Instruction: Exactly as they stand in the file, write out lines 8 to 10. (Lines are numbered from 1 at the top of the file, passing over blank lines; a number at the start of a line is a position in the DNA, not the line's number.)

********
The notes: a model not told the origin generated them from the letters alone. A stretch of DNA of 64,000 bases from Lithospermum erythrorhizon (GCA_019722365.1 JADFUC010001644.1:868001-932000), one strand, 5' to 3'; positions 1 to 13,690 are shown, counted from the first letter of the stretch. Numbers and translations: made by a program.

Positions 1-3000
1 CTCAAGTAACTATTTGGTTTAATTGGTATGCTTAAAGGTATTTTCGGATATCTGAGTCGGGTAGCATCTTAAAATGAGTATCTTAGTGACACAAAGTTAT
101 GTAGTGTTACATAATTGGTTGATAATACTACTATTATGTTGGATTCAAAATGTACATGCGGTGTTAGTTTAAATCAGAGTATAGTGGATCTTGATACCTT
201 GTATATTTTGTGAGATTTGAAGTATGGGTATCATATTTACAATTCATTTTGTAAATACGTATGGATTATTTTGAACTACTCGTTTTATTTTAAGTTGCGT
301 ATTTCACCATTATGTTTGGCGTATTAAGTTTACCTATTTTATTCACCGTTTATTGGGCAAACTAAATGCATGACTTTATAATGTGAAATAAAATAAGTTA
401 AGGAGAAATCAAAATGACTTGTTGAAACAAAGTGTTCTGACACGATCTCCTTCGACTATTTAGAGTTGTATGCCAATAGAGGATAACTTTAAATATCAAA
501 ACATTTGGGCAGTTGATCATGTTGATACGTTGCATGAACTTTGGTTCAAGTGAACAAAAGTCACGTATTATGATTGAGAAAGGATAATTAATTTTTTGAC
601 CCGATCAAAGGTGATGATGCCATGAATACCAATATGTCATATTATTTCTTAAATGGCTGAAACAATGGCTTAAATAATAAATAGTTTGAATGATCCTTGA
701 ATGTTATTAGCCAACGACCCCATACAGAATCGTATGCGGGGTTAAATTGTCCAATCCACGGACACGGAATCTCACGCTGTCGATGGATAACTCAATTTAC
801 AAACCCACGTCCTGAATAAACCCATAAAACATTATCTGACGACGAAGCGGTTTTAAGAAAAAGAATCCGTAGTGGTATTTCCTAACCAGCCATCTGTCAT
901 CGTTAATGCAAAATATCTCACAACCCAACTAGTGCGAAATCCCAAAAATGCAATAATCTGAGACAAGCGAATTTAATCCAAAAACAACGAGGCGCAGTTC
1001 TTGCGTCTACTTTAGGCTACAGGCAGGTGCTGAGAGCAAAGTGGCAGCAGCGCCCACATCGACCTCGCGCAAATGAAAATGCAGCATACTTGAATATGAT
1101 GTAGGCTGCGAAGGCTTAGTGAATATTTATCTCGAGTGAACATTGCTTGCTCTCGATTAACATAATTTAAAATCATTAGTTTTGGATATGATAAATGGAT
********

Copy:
501 ACATTTGGGCAGTTGATCATGTTGATACGTTGCATGAACTTTGGTTCAAGTGAACAAAAGTCACGTATTATGATTGAGAAAGGATAATTAATTTTTTGAC
601 CCGATCAAAGGTGATGATGCCATGAATACCAATATGTCATATTATTTCTTAAATGGCTGAAACAATGGCTTAAATAATAAATAGTTTGAATGATCCTTGA
701 ATGTTATTAGCCAACGACCCCATACAGAATCGTATGCGGGGTTAAATTGTCCAATCCACGGACACGGAATCTCACGCTGTCGATGGATAACTCAATTTAC